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High lot prices the crux of courthouse plan

taken from HOK presentation

Monday, Santa Rosa County Attorney Roy Andrews said the property owners of the five parcels behind the courthouse needed for a new judicial center are willing sellers. However, he said, “We do not have a price from them as of yet.” He added, if the sellers produce prices soon enough, those figures may be available at Thursday’s commission meeting in Tiger Point. The crux of the problem could be the owners’ asking prices.

If the tax last year would have passed, the site would have won without asking prices known or any agreements or contracts made between the county and owners. Commissioner Rob Williamson said the same. “I don't know why it wasn't vetted in this detail in the past. This is my first time in this process, and I’m glad to see the vetting now is something more akin to what I'm used to in the private sector. Usually what happens after thorough due diligence, the facts will lead to a correct decision.”

Both Rob Williamson and Commissioner Bob Cole said they heard the asking price for the most critical piece of property, an empty lot noted as parcel number 1 by HOK at 6875 Oak Street would run in the millions. The property appraiser’s website has the land there listed at $16,483 under 2014 Preliminary Values. Cole said he’s been in touch with the owner, Cassandra Sharp, owner of the Old Post Office Antiques and Mainstreet Café. Asked about the high price for her property, Cole said the appraised value doesn’t meet with her intent for development.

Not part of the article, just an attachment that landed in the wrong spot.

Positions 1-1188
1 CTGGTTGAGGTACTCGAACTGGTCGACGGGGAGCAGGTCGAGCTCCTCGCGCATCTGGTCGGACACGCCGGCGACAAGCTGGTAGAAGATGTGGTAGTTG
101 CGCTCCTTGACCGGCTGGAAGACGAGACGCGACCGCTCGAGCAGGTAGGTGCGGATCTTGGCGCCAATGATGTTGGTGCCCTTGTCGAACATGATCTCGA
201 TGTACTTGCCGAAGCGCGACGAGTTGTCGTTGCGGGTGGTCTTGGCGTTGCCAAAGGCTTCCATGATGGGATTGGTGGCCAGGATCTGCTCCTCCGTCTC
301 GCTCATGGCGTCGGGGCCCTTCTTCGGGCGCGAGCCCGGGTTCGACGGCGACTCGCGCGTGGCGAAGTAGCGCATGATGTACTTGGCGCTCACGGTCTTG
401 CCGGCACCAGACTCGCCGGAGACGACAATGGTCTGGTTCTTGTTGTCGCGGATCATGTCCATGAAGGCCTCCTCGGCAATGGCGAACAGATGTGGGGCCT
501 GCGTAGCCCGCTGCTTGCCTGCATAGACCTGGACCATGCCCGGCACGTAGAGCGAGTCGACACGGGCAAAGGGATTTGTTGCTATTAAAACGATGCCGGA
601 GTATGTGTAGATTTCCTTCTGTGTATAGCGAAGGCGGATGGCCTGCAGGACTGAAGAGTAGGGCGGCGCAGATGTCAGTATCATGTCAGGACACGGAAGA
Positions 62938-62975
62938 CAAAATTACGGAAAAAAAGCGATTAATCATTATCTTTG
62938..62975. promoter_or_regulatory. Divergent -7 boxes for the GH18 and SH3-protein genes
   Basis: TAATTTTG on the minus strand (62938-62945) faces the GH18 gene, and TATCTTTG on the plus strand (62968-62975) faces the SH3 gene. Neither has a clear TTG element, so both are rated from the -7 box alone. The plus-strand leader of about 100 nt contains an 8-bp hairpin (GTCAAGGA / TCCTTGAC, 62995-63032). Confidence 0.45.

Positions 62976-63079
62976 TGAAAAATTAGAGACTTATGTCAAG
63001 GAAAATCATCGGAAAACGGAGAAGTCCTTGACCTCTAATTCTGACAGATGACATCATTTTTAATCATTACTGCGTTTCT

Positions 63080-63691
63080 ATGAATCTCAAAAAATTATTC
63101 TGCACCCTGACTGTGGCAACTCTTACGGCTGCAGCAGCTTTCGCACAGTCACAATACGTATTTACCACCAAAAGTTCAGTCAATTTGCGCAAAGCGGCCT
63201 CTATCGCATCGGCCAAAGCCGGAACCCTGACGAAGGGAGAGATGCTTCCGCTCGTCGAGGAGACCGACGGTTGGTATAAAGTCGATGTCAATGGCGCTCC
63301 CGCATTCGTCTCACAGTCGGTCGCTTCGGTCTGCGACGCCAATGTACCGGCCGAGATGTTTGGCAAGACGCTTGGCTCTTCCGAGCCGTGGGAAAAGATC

Cole said, “It was an oversight on our part to expect (the parcels) to be sold at the property appraiser’s value.” He said there was a lack of time before last year’s referendum to get those numbers while the west and east side properties were secured by the county.

Duncan Broyd, senior VP with HOK, the county’s design firm for the judicial center, said since 2000, plans for the downtown Milton site have included property the county doesn’t own.

Cole asked Andrews if there was any leverage the county had other than eminent domain to deal with a property owner asking a larger price than what the county might pay. Andrews said eminent domain was “the only legal remedy” for the county. Cole, who’s shown against legal domain from the beginning, spoke again Monday against using the governmental process. Commissioner Lane Lynchard said the board shouldn’t even be discussing eminent domain before learning the owners’ asking prices.

A majority of commissioners, Lynchard, Rob Williams, and Jayer Williams have expressed support for downtown as the best site for the new judicial center. Lynchard said if the location becomes unfeasible without resorting to eminent domain, the board may look elsewhere again.

This article originally appeared on Santa Rosa Press Gazette: High lot prices the crux of courthouse plan


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